With just one post a month, you’d be forgiven if you’d thought this blog was long dead. If you’d stopped reading, I wouldn’t be mad. Sorry. Not sorry. It’s been a busy couple of months in the Lederhosen household. Or not? Like everything, busy-ness is relative. There are people like Mandi who train for half-marathons and finish 300-page dissertations simultaneously and don’t complain about busy-ness. I, on the other hand, take to Twitter to complain if I have to go grocery shopping and to yoga class on the same day. IT’S TOO MUCH I TELL YOU!
After too many years of not really working but never really taking a vacation, I forced myself into a 3-week Kur in September. Well, my body did the forcing. The exhaustion my doctor diagnosed years ago finally caught up to me physically last year and so I have had to start taking life less seriously and start relaxing more and this Kur was supposed to show me how to do that. It did and it didn’t and I’ll talk more about it another time — the fact that three weeks on a car-free island in the North Sea was paid for by my insurance company is definitely worth its own non-sponsored blog post.
Here’s what I did learn from the Kur:
That Germans believe in the sanctity of three week vacations. The basic belief is that one needs the first week to chill out — to forget email and work and stress and get it all out of your system, usually with a cold or flu to really force you to power the fuck down — and the second week to just be a beach zombie and the third to “erholen” which I guess means recover or recuperate but which linguistically seems to have its own unique gold-star status in German. Everybody needs to erhol themselves every year. Without Erholung, your time off is worthless, I guess. Which is why, some people have told me since then, most companies require that you take three weeks of vacation at once at least once a year. Why am I freelance again?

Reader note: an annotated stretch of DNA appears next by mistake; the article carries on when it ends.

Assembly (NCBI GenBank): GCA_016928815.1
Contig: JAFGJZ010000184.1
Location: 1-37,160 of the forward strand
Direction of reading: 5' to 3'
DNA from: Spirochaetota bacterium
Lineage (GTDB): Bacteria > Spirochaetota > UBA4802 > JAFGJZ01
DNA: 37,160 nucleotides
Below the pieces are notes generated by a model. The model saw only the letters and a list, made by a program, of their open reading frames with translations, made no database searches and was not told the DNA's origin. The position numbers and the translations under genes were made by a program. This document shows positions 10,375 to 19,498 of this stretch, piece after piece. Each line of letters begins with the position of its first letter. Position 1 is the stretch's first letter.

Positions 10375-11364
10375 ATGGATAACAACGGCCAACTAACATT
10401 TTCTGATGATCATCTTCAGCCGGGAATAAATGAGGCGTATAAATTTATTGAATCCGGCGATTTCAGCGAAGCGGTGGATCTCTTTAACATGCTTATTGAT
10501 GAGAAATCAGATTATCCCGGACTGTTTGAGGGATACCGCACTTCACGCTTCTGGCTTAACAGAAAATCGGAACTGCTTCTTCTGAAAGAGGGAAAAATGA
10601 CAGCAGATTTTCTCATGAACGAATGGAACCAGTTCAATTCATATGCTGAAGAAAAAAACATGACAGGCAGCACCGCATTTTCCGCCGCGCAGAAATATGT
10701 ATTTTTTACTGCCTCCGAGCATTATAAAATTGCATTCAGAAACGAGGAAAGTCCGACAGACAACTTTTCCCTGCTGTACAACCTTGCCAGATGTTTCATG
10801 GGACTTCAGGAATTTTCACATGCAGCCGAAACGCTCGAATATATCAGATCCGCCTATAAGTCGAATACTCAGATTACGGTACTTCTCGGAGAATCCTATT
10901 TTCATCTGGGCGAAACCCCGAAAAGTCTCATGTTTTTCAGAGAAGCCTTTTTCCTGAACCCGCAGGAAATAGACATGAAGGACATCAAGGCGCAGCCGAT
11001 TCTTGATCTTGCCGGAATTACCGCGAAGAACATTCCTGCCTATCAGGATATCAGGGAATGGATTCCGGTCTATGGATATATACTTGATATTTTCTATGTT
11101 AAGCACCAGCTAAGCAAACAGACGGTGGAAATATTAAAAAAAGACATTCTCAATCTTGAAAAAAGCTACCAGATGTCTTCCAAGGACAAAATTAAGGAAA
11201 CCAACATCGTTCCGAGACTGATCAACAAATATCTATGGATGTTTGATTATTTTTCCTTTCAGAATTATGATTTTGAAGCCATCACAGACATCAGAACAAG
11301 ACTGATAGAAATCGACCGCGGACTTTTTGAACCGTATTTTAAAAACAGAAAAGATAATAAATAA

In a lot of respects, the Germs are dead-on with their belief. I got sick in week one, wandered the beach aimlessly during week two and then started making elaborate plans for relaxation during week three. Where it didn’t work for me was the idea that this Erholung in some way prepares you for re-entry. In fact, I wrote a short story about burning up on re-entry after this Kur because that’s exactly what happened. Oh, I’m nice and chill now so let’s just throw me back into the oven kiln that was my life? And see if I can squeeze in an hour of meditation into an already tightly packed daily schedule? Sounds like a fucking explosively good time! But I guess that’s the point of recovery, too, isn’t it? You aren’t the same afterward. My Erholung was so fucking fantastic that I felt like I couldn’t leave my house for a week upon re-entry because STRESS. There were cars and people outside and a house to clean inside and Jesus, the news just doesn’t quit. I couldn’t check email for ages and didn’t start working for like a month afterward. Gave me loads of time to think about all the things I want to change in my life. You know, to keep it from getting ueber-exhausting again. Except the earth is dynamic, as is life, and as you can imagine, trying to repair things while in motion is ridiculously difficult so instituting those changes is going to take a bit.
So that’s where I am at today. Erholt. Ready to take on life — and this blog — again. But I’ve got to cut these bomb wires while the bus remains at a speed above 60 mph and I’m not Sandra Bullock so you’ll just have to bear with me. There will be more again soon, I promise.